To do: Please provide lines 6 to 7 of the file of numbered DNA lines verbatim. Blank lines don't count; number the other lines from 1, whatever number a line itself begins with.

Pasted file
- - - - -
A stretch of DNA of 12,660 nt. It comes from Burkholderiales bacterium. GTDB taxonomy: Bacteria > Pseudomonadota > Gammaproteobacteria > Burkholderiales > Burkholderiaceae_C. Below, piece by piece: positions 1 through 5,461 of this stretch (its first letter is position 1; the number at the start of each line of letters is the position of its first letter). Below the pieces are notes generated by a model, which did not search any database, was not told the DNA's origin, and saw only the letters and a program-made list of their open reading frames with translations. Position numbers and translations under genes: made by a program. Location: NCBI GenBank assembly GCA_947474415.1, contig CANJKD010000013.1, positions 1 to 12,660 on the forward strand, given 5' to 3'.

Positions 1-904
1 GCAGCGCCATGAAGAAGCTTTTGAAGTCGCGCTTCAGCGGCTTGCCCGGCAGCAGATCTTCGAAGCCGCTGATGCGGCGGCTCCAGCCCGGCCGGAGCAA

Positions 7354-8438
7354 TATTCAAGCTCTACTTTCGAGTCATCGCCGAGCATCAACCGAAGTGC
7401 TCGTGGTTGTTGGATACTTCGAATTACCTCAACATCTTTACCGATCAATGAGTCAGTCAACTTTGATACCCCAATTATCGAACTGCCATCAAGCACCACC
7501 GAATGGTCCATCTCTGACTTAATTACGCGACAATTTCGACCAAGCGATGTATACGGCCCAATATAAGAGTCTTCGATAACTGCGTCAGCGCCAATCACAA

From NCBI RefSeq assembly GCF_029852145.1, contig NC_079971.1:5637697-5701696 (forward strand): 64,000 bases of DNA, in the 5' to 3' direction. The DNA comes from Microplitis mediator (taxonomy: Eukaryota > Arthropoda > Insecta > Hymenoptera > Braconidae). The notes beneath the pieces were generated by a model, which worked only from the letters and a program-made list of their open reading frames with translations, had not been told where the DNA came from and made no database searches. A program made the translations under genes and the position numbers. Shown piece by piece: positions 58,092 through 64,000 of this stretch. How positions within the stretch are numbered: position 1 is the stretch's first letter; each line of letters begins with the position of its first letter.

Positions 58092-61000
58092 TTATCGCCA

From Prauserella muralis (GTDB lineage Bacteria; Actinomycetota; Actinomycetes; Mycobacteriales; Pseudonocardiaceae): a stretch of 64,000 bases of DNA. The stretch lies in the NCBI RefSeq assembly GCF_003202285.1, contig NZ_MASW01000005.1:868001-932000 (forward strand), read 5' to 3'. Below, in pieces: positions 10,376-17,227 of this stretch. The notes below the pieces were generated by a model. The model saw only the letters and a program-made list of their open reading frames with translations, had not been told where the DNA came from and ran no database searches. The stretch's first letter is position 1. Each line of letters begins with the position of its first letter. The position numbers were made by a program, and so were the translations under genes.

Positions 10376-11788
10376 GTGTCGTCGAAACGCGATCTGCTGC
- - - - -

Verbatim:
7401 TCGTGGTTGTTGGATACTTCGAATTACCTCAACATCTTTACCGATCAATGAGTCAGTCAACTTTGATACCCCAATTATCGAACTGCCATCAAGCACCACC
7501 GAATGGTCCATCTCTGACTTAATTACGCGACAATTTCGACCAAGCGATGTATACGGCCCAATATAAGAGTCTTCGATAACTGCGTCAGCGCCAATCACAA